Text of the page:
So Haleza Grise wrote:
There appear to be some We:dei cities in Easterner territory; are these trading outposts or something?
I should clarify: the map actually shows all the towns founded by the Wede:i and Jeori. The political boundaries are for -400, but some of the towns are anachronisms at that date. (Jeor was not actually settled very much at that time, for instance.)
Do you envision giving Cuolese and Jeori each their own seperate pages in the future?
Possibly, but it's not a very high priority. I couldn't really do it anyway till Xurnese and Tzhuro are done. And frankly I don't think they'll be fascinating languages; the interesting part of their grammars are the Wede:i inheritance-- the rest will be Axunashin/Xurnash influence. I'm more interested in the Western languages (which are polysynthetic) and even Uytainese (which looks isolating for now).
Jeori is now a dead language, not spoken as a native tongue anywhere, is this correct? Or are there still isolated pockets where it exists?[
How widespread is the knowledge of modern Jeori (I suppose I'm really asking a question about the Tasuc Tei education system)? Is it a requirement for any kind of professional life, or can most people, outside of maybe state officials and bureaucrats, get by without it?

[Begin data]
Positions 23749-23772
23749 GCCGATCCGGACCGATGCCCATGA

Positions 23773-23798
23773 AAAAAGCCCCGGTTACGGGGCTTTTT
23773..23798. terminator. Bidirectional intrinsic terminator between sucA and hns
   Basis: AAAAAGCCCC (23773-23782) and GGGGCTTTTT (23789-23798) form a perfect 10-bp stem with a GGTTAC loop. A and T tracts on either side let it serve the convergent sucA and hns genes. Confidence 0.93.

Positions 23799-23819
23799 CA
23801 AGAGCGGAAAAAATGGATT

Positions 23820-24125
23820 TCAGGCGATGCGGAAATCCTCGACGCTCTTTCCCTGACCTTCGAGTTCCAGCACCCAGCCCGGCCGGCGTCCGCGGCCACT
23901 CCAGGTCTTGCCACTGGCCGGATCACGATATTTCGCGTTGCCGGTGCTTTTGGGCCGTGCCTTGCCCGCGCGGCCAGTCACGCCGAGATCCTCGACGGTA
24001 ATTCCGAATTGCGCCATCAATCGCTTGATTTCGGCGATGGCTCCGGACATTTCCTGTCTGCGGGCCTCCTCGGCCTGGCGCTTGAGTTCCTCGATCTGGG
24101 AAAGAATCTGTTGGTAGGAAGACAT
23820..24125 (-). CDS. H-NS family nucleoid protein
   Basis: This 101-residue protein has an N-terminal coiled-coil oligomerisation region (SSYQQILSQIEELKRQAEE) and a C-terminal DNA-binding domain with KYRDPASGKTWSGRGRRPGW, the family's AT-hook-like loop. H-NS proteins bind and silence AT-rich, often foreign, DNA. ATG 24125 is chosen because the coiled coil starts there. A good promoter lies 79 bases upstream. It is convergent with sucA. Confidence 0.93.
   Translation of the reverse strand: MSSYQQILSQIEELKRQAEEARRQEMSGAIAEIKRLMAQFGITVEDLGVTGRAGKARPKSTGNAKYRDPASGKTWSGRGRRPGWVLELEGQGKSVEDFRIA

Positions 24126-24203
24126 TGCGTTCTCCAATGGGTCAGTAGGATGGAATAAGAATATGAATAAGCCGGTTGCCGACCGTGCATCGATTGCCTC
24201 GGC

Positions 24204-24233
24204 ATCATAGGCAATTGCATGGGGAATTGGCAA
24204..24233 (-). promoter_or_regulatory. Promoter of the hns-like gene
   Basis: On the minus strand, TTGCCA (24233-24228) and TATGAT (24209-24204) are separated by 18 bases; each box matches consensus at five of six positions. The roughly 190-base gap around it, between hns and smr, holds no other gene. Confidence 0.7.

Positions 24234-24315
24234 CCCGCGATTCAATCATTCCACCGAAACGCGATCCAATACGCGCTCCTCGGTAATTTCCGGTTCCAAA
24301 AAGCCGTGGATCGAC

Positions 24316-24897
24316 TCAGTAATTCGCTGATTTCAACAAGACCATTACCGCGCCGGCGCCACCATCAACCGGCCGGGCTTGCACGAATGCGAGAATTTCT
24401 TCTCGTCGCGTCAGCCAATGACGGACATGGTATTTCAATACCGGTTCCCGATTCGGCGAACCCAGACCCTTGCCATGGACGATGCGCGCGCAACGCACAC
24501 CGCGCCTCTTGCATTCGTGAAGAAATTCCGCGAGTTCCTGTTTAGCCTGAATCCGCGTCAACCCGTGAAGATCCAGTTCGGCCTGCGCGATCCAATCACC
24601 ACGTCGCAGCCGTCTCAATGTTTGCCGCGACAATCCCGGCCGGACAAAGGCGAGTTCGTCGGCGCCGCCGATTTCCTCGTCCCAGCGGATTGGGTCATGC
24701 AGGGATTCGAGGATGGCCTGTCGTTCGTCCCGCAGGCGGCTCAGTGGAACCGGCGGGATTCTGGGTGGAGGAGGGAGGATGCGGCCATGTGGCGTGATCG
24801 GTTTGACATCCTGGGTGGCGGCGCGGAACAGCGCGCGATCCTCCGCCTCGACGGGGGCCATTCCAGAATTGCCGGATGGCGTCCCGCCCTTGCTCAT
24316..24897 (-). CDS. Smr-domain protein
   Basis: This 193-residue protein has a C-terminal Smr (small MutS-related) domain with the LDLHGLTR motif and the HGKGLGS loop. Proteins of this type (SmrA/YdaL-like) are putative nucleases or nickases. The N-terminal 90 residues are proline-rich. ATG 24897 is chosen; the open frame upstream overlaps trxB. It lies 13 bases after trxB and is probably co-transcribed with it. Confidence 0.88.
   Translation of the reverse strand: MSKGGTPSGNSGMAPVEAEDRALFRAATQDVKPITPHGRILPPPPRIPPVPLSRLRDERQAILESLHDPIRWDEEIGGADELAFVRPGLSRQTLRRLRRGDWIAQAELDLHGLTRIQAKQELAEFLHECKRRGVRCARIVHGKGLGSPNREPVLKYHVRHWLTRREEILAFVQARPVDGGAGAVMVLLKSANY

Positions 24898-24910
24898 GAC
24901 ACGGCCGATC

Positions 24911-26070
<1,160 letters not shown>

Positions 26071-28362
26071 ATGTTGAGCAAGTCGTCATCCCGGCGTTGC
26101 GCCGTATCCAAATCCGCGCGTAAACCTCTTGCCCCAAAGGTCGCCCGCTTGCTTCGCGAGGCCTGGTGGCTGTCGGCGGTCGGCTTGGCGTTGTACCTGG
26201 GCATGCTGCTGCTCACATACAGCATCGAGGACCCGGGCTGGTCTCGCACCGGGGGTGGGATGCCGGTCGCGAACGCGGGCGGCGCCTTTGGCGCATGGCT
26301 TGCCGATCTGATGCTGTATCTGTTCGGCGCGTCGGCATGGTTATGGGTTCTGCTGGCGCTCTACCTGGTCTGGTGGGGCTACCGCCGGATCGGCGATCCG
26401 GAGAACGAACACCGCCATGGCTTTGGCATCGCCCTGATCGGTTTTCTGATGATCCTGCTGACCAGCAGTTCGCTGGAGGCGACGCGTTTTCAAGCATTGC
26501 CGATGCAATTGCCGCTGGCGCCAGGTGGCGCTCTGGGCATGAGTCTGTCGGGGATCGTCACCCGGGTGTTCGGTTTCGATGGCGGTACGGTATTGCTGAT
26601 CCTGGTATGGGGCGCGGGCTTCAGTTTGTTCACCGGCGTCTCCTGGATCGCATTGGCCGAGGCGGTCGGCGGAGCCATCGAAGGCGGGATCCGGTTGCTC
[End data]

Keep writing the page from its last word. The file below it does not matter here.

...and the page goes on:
Jeori is entirely dead as a native language-- it doesn't even have its own Gaeltacht. Intellectuals have struggled to maintain it, and though Tasuc Tei doesn't have a pure Revaudo system, intellectuals do have a lot of power and influence. They've succeeded in getting it taught in the local equivalent of high schools, which means the elite is exposed to it at least; and there are festivals with (e.g.) plays and songs entirely in Jeori. The bureaucrats approve of all this (anything that reinforces the country's identity is good for them), but don't necessarily learn the language.
On a morphological/syntatic note, it was perhaps surprising to see that both We:dei descendent branches maintained both their accusative and dative cases under pressure from Xurnese, which, as I understand it, has a pragmatics-based case system. Does the "free word order" rule from We:dei still apply? Is topicalisation used as a word order feature?
Axunashin case usage is evolving.
It used to be topic/comment, but this no longer seems likely to me. Xurnese lacks nominal cases.
The cases in the Wede:i languages are pretty easy-- I don't think there's much pressure to eliminate them. Word order still pretty much resembles Wede:i (as you can see from the sample sentences).